They meant it.
Coach Jim Caldwell pulled Peyton Manning and a handful of other starters for the previously unbeaten Colts in the third quarter, and the Jets took advantage by rallying for a 29-15 victory that ended the NFL's longest regular-season winning streak at 23 games.
With Manning on the sideline, helmet on and standing next to his offensive coordinator, the Colts (14-1) lost for the first time since Oct. 27, 2008, at Tennessee, ending a franchise-record 13-game winning streak at home.
"Until any player in here is the head coach, you follow orders and you follow them with all of your heart," Manning said. "That's what we've done as players. We follow orders. Our orders were not to give up a turnover, not to give up a kick return for a touchdown. There's not many games, under any circumstances that you win, when you have turnovers and give up a kick return for a touchdown."
The Jets (8-7) took control of their playoff destiny with the victory, and would make the postseason for the first time since 2006 with a win next week at home against AFC North champion Cincinnati.
Caldwell made the move to sit Manning & Co. after taking a 15-10 lead with 5:36 left in the third quarter, focused on a Super Bowl run rather than regular-season perfection. But to the fans at Lucas Oil Stadium, who wanted to send players to Buffalo with a chance to match New England's perfect 2007 regular season, it clearly mattered.
"Indianapolis earned the right to do whatever they want," Jets coach Rex Ryan said. "That's a heck of a football team. We were just going to line up and play, one way or the other. Whoever was in a Colts uniform was who we were going to play against."
Don Shula's 1972 Miami Dolphins remained the only NFL team to go an entire season undefeated.
"While the Jets' win today ended Indianapolis' streak and showed once again how difficult it is to go undefeated, I want to congratulate the Colts on a great run," Shula said. "Peyton Manning proved once again this season why he is one of the best quarterbacks in the history of the NFL and it was certainly no surprise to see him lead the Colts to an NFL-record 23 straight victories."
On the second series the starters sat out, fans started booing. The boos grew louder with each play, reaching a crescendo when Manning's replacement, Curtis Painter, was hit by Calvin Pace while setting to throw and lost the ball. Jets defensive end Marques Douglas fell on it and rolled into the end zone for the go-ahead score with 1:29 left in the third quarter.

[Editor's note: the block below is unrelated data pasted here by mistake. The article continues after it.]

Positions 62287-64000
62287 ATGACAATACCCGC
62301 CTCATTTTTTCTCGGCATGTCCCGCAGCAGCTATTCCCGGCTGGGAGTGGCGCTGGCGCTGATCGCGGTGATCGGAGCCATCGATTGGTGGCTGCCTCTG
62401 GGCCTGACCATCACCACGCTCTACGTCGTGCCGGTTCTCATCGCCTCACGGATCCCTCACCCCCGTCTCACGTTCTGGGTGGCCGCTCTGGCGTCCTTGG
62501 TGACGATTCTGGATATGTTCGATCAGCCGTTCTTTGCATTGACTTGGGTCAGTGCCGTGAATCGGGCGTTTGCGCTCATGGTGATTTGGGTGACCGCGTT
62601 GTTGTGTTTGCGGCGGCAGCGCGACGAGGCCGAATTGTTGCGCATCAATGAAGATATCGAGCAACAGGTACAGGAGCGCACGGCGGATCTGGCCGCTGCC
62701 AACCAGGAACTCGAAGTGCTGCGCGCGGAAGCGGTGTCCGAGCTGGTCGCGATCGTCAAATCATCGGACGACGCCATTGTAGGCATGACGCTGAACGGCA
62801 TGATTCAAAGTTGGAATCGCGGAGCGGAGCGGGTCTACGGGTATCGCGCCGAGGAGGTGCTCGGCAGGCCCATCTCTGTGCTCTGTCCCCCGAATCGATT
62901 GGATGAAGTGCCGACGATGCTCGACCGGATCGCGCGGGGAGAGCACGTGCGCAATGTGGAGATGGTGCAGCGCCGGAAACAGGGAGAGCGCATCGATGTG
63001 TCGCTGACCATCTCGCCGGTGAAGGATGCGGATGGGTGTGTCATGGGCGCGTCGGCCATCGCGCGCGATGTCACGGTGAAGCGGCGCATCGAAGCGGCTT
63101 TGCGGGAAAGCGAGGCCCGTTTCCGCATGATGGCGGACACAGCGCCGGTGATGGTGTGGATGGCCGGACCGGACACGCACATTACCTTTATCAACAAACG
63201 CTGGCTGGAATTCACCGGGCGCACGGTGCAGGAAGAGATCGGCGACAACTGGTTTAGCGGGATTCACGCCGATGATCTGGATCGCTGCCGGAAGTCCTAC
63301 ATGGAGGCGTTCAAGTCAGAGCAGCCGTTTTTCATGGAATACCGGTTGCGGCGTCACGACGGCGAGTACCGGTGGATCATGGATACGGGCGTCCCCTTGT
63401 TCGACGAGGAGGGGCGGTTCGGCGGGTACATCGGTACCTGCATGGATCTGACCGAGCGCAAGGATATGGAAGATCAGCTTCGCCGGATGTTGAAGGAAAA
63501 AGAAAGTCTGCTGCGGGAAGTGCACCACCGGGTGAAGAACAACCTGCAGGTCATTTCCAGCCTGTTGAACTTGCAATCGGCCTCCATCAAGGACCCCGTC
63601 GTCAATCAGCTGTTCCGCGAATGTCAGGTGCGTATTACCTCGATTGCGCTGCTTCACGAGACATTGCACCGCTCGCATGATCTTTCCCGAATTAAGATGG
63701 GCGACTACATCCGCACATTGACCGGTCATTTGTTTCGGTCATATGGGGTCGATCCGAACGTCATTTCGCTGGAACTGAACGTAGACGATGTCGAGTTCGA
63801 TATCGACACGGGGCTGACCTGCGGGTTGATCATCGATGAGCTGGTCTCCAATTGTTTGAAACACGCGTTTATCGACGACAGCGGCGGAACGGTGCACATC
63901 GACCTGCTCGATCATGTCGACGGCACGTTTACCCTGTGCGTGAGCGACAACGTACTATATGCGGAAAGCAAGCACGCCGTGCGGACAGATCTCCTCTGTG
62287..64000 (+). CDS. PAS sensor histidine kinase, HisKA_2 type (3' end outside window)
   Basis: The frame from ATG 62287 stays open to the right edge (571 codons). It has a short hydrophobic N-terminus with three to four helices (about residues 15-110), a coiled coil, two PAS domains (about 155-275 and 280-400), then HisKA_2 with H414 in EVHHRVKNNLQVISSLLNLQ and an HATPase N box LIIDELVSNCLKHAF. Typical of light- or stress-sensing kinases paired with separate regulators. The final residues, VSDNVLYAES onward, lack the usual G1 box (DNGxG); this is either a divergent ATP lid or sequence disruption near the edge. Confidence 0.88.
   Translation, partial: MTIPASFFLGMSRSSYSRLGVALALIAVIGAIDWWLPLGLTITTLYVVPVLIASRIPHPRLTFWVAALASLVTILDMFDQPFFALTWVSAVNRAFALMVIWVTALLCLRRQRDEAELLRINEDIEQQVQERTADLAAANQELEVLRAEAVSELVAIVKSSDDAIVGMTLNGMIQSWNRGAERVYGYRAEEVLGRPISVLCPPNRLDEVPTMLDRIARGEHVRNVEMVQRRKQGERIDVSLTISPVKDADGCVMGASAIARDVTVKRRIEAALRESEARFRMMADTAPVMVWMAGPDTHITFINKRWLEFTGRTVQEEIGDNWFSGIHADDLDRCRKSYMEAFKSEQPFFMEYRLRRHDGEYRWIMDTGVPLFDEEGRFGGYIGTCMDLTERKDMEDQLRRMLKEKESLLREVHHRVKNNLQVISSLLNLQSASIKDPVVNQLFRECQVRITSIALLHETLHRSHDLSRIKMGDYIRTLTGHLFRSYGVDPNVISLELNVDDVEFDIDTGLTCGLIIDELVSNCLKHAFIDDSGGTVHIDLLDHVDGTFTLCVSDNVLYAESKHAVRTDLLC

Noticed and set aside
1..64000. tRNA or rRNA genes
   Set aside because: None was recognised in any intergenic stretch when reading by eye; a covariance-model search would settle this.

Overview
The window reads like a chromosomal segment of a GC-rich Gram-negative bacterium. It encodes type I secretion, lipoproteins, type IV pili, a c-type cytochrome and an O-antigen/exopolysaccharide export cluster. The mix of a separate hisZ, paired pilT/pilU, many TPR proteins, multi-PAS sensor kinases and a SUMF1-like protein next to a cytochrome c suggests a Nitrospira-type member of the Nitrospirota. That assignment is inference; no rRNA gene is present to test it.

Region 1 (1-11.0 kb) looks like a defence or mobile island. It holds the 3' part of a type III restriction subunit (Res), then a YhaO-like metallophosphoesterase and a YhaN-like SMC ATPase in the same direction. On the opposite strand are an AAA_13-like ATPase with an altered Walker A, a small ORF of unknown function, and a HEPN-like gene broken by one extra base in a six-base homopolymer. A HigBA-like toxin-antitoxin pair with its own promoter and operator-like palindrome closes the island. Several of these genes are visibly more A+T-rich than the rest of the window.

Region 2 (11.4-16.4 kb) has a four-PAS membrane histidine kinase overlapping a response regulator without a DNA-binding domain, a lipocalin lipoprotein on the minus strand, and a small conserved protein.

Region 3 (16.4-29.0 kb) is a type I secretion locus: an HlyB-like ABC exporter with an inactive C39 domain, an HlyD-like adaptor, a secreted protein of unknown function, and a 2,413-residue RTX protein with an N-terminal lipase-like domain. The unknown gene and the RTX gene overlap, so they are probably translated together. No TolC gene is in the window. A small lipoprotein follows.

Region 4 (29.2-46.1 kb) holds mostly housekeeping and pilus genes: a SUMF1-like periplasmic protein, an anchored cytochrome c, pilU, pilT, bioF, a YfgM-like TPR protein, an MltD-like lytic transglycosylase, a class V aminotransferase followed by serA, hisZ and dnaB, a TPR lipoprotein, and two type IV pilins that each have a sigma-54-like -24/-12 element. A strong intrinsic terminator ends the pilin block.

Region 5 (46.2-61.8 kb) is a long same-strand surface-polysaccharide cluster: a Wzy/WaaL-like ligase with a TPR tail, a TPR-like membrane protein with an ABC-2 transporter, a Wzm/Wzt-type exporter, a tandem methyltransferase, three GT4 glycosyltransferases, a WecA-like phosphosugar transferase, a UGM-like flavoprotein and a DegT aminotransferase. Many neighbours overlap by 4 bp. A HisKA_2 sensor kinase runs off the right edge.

"It was an unfortunate situation, he hit me right at the right time to force the fumble," said Painter, who added that the booing didn't bother him.
With Manning, Reggie Wayne, Dallas Clark and Joseph Addai out, that was all the Jets needed to take over.
New York sealed it with two fourth-quarter scores — a 43-yard field goal from Jay Feely and a 1-yard TD run from Thomas Jones.
As the clock wound down, some fans were silent and many left. Those who stayed booed as players shook hands, an odd way to end the record-setting 23-game streak.
"I'm disappointed," Manning said. "There were some chances, I think, to do some things better out there. The turnover and the kickoff return, those are plays that we haven't given up this year and when you do, it's hard to win. So we've got some things to get corrected and that will be the plan starting tomorrow."
The Colts' downfall began at the start of the second half when Brad Smith fielded Pat McAfee's kick 6 yards into the end zone, ran it out, found a seam along the right side and then raced down the sidelines. He even managed to stay in bounds after getting hit at about the Colts 20, going 106 yards to give the Jets a 10-9 lead.
It was the longest return in Jets history and tied for the second-longest win NFL history with three others. Only Ellis Hobbs' 108-yard kickoff return against the Jets in 2007 was longer.
But the Colts came right back. They moved 81 yards, the last coming when Donald Brown bounced off two Jets defenders and scooted into the end zone to make it 15-10 with 10:13 left in the third quarter. Brown's conversion run failed.
Then the Colts' key offensive starters all left and New York pounced.
Painter lost the ball on first-and-10 from his own 20 and when Douglas recovered it for the score, the Jets had the lead. Mark Sanchez then hooked up with Dustin Keller on a 2-point conversion to make it 18-15.
And suddenly, the Colts winning streak was in jeopardy.
"It was the plan, the organizational philosophy that we were going with," Manning said, "and, as players, we support that."
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